Last July, I wrote about inflation as it seemed to be back. Six months later we can definitely say that it’s back, with prices up about seven percent compared to a year ago. Certain goods and services are a lot more expensive, generally the stuff you need every day like food, gasoline and shelter.
What’s different now is that stock markets are in bear territory. As usual, those who are nervous or have the most to lose are bailing. The S&P 500 Index peaked at 4801 on December 30, 2021 and is now at 4398. More worrisome are that some of the better known stocks in the index are down a lot more than most, including Apple and Netflix. Finding a safe financial harbor now is tough. If you can find one, it’s likely that continued inflation will eat away at your net worth.
Our portfolio was hit too. It peaked briefly above $2M in December, wavered back and forth, then steadily lost value as markets sagged. Our portfolio is now down about $70K, which could be much worse. Part of the reason it’s not is that certain illiquid parts of our portfolio, mostly our house, keep appreciating.
Crypto is not proving to be market forces immune, as popular coins are down more than markets in general. Apparently the law of supply and demand applies to it as well. So at the moment I feel good that we only own about $200 in cryptocurrencies. Maybe it’s time to invest instead in gold stocks, the safe harbor most used to go for before crypto.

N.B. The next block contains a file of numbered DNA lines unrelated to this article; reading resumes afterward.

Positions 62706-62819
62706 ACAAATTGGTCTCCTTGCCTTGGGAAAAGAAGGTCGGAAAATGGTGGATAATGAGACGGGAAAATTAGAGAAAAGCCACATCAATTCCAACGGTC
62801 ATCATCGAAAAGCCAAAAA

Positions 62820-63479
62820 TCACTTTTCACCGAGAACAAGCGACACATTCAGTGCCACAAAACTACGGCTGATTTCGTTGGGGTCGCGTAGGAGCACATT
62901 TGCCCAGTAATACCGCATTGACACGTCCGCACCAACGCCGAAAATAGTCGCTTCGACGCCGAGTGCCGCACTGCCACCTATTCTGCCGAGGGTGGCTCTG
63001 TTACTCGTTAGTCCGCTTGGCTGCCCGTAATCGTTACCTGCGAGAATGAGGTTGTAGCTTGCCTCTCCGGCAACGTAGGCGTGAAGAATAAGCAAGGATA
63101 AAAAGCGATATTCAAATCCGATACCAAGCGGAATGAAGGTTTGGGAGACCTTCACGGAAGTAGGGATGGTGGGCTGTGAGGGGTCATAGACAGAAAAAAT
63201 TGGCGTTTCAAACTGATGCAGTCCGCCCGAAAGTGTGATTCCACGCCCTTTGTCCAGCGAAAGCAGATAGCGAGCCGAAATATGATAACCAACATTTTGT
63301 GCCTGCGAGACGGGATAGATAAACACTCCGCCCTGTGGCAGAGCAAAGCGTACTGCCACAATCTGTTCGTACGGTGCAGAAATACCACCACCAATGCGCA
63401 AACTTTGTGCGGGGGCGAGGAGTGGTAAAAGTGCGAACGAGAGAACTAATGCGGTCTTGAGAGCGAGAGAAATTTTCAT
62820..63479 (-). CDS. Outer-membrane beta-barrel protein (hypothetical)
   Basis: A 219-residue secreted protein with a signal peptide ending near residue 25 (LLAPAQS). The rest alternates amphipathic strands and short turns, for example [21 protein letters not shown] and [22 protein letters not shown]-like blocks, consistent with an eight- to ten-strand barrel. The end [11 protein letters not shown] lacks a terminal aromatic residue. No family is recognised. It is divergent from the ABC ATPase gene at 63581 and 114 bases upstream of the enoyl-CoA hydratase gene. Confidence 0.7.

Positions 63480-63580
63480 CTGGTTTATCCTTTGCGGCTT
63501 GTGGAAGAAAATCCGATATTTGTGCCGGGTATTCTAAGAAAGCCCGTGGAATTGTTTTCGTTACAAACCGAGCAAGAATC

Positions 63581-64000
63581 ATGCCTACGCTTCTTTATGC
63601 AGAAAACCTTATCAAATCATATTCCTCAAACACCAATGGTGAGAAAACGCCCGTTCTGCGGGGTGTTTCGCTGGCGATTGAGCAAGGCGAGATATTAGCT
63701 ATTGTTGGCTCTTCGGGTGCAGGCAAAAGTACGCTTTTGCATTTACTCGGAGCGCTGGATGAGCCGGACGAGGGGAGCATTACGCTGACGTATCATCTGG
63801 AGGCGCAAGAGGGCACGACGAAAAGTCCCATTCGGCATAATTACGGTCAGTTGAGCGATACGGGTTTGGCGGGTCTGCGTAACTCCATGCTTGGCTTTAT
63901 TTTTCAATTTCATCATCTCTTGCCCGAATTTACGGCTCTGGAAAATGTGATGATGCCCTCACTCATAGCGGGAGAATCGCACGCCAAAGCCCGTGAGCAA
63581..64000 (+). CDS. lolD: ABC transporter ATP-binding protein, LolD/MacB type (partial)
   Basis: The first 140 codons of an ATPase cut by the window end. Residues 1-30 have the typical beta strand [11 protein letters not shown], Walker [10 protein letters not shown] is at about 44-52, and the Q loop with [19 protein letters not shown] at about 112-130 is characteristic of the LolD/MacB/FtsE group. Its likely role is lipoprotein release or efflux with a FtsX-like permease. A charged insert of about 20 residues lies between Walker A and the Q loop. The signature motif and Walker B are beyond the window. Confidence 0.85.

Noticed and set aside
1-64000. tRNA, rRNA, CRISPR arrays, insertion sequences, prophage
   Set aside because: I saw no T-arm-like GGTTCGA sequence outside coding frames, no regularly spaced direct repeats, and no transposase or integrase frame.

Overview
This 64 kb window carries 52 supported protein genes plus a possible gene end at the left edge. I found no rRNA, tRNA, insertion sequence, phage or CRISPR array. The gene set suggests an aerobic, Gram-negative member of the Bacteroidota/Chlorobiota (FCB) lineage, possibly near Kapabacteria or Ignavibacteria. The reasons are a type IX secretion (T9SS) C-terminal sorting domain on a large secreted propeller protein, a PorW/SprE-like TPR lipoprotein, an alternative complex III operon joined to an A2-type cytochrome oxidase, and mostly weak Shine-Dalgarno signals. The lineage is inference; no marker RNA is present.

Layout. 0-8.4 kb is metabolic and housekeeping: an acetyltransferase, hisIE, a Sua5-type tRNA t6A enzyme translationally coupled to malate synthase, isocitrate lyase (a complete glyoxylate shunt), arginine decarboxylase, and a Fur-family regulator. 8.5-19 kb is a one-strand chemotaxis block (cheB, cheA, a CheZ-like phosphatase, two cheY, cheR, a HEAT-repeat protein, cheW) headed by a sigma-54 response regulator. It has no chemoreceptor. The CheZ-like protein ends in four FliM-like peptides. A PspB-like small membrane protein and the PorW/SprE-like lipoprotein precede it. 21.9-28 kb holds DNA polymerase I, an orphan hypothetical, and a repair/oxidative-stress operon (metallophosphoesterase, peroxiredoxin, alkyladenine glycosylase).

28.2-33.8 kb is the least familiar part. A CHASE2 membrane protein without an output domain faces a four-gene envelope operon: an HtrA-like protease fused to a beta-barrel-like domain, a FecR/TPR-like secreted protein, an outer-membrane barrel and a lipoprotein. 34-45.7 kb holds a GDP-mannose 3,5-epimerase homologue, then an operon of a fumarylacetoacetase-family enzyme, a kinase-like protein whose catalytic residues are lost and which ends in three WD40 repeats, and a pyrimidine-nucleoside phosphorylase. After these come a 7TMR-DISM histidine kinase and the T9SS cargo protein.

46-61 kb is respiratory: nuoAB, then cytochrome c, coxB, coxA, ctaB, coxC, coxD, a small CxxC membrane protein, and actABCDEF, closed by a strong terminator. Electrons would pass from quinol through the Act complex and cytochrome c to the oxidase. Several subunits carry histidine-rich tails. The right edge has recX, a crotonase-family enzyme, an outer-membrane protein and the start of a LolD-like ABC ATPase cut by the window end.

So what can you do to cope with inflation? Some of us are fortunate to be well cushioned. My pension is fully indexed with the cost of inflation, and now that I’m on social security, it is too. Like a lot of retirees, our house is paid off so rent increases aren’t an issue.
One thing you could do is find a better paying job, which is very trendy. This time though not only shop for an inflation-beating raise, but look at a company’s fundamentals. Do they offer a pension? It’s a great reason to work for them. Do they offer a significant employer match to a 401-K plan, like 3-5 percent? That’s even better. It’s free money that can compound until you retire. Today, employees have a once-in-a-generation opportunity that puts them at an advantage in the labor pool. It’s a shame to waste the opportunity, particularly if you can negotiate a work from home contract. You can save thousands of dollars and thousands of hours a year by working from home.